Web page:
This is just one of the features highlighted in the book which aims "to make sure people understand the importance of the ocean for the future of humanity."
“So many things have been discovered,” co-author Sylvia A. Earle mused. “But then you turn around and — there’s another breakthrough. We’ll probably have to update the atlas in five years.”
GIANT KELP Macrocystis pyrifera, which is found along the Pacific Coast of North America. Slideshow with more photos on the New York Times website.
Mapping the Sea and Its Mysteries
William J. Broad, The New York Times 12 Jan 09;
In 1953, when Sylvia A. Earle began studying algae, the marine plants and related microbes were often considered weeds or worse. Boaters ridiculed them as scum that turned patches of sea into pea soup.
Today, Dr. Earle notes that just one type — Prochlorococcus, so small that millions can fit in a drop of water — has achieved fame as perhaps the most abundant photosynthetic organism on the planet. It daily releases countless tons of oxygen into the atmosphere.
The tiny organism is estimated to provide the oxygen in “one in every five breaths we take,” Dr. Earle said in an interview. And it is just one of thousands of types of marine algae and photosynthetic microbes — everything from invisible cells to plantlike growths to kelp forests.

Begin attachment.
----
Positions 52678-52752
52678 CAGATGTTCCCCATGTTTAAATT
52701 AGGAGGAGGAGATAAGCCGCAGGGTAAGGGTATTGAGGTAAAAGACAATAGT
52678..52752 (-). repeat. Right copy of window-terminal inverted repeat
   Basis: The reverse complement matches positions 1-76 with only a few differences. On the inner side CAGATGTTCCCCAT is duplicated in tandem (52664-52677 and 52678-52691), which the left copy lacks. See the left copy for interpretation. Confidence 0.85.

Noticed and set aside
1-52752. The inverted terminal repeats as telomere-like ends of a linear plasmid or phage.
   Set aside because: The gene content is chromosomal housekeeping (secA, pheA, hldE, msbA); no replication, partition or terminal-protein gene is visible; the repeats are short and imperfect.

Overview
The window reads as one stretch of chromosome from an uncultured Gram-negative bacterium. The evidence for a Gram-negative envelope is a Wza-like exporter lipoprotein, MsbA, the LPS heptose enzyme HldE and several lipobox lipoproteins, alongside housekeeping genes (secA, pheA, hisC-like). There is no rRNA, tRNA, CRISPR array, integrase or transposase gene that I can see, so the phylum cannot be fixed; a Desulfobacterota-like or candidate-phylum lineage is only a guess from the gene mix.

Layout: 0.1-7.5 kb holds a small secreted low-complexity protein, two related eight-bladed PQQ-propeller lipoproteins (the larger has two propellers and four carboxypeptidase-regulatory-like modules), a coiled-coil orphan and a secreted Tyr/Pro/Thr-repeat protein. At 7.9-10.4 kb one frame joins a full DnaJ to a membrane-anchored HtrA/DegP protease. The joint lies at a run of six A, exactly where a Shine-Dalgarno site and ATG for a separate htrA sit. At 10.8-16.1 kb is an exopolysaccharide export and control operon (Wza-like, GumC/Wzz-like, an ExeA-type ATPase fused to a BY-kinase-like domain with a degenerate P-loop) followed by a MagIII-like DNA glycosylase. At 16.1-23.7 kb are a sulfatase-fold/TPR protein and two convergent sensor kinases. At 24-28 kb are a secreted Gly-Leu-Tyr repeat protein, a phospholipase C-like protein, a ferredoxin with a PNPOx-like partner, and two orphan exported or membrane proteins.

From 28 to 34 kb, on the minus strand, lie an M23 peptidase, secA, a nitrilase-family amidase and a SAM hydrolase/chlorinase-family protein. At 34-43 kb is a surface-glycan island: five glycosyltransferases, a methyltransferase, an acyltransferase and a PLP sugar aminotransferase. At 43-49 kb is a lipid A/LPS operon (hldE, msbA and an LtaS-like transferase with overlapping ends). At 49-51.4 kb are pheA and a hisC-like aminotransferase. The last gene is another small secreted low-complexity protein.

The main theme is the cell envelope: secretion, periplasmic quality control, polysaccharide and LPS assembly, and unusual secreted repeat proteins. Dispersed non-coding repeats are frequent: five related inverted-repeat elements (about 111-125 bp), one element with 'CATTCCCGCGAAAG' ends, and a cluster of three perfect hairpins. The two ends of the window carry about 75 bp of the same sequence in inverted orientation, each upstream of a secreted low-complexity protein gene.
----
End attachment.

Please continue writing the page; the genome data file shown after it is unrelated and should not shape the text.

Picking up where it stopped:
A student of the big and the small, Dr. Earle is a co-author of “Ocean: An Illustrated Atlas,” published recently by National Geographic. Its maps and graphs, prose and pictures detail how discoveries like the surprising ubiquity of Prochlorococcus are illuminating the sea, its immense impact on the planet and its habitability.
Dr. Earle, an oceanographer and former chief scientist of the National Oceanic and Atmospheric Administration, has participated in more than a half-century of ocean exploration and protection. She has done pioneering research on algae, probed the ecology of coral reefs, set records for deep diving, tracked marine mammals and lobbied for the creation of marine sanctuaries.
She had a hand in President Bush’s designation last week of vast parts of the American-controlled Pacific Ocean as marine monuments. The new protected areas — including the ocean’s deepest spot, down nearly seven miles — are bigger than California.